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The good news is that the U.S. economy is growing — with the exception of the housing market — but the bad news is we’ve encountered the worst recession since the Great Depression, says Eugenio Aleman, director and senior economist at Wells Fargo.
“We went from -9 percent to almost 3 percent in almost three quarters,” Aleman explained during his “Construction Industry Economic Analysis & Outlook” presentation at the late October Construction Writers Association in San Antonio, which was attended by Aggregates Manager and Better Roads editors, sister publications to Equipment World. “The only reason it [the economy] recovered is because the U.S. government intervened. During the Great Depression, the government didn’t intervene.”
Back then, the debt was 145 percent, and it’s rapidly approaching 100 percent, Aleman says. Regardless, it’s going to be very expensive coming out of this recession. “What we have done during the last three years, good or bad, left us very close to another Depression.”
And though the recession is technically over, Aleman says the majority of Americans don’t consider the nation as on the way to recovery, particularly because jobs aren’t being created at a rapid pace. “We lost 9 million jobs in two years,” he says. “If you take 9 million jobs time the per capital income, you can see how bad this has been.”
It will take nearly five years to recover 9 million jobs—even though the economy is growing. Typically, the economy can grow at about $200,000 per month. Then the question of underemployment is raised. Is it really underemployment, Aleman asks, or is it just the new economy? “If you extract how many workers are being laid off by the public sector, you have to add 60,000 more jobs.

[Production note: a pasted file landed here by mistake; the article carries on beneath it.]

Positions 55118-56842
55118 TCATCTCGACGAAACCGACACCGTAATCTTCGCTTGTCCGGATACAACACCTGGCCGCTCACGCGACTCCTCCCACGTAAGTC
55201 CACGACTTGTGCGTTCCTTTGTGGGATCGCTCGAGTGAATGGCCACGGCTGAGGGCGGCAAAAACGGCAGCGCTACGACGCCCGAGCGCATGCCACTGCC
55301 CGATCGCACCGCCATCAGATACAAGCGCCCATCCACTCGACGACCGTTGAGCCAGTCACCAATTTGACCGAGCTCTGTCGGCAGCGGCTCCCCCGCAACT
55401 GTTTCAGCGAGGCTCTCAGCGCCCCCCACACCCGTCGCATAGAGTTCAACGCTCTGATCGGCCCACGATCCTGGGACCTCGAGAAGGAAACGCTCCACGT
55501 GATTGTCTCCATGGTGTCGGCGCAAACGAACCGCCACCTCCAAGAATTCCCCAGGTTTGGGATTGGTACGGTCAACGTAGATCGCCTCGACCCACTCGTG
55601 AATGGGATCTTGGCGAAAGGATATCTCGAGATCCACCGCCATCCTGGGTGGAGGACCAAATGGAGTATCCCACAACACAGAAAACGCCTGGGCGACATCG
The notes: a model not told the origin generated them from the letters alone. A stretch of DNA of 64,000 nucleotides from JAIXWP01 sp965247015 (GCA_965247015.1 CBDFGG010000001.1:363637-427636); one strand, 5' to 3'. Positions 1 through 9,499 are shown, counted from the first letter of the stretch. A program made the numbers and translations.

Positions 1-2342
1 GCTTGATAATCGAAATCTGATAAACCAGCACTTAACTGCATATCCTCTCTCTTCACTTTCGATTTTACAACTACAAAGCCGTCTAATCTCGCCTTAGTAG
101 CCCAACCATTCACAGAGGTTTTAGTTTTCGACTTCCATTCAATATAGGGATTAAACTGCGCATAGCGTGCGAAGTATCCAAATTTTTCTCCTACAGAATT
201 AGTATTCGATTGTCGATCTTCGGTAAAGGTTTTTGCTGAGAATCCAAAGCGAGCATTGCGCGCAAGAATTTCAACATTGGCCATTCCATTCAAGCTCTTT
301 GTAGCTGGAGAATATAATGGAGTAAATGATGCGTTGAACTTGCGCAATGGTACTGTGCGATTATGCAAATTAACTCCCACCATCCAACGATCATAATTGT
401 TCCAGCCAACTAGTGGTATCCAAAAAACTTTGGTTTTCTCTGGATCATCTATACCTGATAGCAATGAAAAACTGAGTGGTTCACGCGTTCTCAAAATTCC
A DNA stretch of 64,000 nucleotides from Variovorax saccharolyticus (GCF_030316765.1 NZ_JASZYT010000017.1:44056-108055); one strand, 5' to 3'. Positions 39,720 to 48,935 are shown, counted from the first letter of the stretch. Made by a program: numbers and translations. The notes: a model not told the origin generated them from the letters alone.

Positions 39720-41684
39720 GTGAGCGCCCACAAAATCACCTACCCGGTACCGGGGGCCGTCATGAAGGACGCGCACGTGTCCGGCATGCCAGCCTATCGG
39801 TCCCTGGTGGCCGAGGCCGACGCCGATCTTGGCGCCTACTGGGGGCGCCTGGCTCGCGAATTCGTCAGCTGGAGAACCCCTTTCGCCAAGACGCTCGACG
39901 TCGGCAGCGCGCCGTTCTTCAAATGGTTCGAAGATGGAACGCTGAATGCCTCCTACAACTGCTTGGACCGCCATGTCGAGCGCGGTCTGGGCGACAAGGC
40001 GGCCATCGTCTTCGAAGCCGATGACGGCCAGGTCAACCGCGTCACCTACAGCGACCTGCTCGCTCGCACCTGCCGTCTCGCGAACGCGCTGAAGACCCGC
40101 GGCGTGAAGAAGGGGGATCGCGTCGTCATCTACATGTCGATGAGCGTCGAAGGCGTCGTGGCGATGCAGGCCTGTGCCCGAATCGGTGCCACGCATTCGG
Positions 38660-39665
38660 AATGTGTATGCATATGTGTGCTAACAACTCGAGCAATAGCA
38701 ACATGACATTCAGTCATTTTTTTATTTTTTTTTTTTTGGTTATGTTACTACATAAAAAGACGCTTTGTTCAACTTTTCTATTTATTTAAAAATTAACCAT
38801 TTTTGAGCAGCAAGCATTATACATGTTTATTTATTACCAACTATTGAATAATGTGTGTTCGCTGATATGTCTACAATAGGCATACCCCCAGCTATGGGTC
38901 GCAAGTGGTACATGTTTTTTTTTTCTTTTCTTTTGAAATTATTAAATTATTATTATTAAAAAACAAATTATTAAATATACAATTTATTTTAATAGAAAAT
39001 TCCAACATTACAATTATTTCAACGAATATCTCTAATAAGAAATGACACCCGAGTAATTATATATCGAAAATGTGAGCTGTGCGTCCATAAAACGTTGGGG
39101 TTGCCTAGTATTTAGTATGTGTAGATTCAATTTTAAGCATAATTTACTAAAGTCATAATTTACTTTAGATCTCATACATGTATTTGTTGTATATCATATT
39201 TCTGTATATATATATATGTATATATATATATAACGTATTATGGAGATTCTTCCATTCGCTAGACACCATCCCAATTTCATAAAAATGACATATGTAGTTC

The duration of unemployment shows a struggling labor market and the biggest issue is that employment isn’t growing at as fast of a pace as necessary to get the country moving. However, consumer prices are beginning to increase so there are higher prices but less work.
The country has grown into what Aleman calls a “Humpty-Dumpty Economy.” Using a twist on the popular nursery rhyme, Aleman quips:
The U.S. economy sat on a wall,
The U.S economy had a great fall,
All the king’s treasury men,
And all the King’s Federal Reserve men,
Couldn’t put the U.S. economy together again.
“We have been on a brick wall for 11 years trying not to fall,” Aleman says. “On one side of the wall there is a 1930s/Japan-like Depression. On the other side of the wall, there is inflation and stagnation, which equals stagflation. It’s going to be tough to pull out of it, but the other side could go on for 20 years.”
It’s a shock because for the last 11 years, the United States has been “throwing money out of a helicopter,” Aleman jokes as he shows a “Helicopter Ben” Ben Bernanke action figure in a helicopter with the slogan, “Now YOU can drop money out of a helicopter.”
The “cash is king” will remain the economic mantra, Aleman notes. “It’s very difficult to get a loan now,” he says. “You have to have a job, you have to have 20 percent down…Banks are turning away customers. They don’t want their money…because lending is no longer a business.”
Aleman refers to the Federal Reserve balance sheet as a “monetary tsunami.” During economic times like this, the Federal Reserve lowers interest rates to reflate the economy. It did this during the last recession, Aleman says, and only one sector reflated: housing. “That bubble burst and we went into a recession,” he says. “That’s where we are now.”
Although new home sales are very depressed, interest rates are at an all-time low, and credit-card lending “is non-existent,” there are some signs of stabilization, Aleman says. “The good news is that the economy is growing,” he points out. “Manufacturing has expanded for the past two years. The service sector is in expansion mode.”
Aleman is also confident that the he housing market, which sets the tone for much of the construction market, will come back. “Home prices are going to come back,” he says. “Don’t ask me when, but they will. We can’t outsource home buying to China so it has to come back.”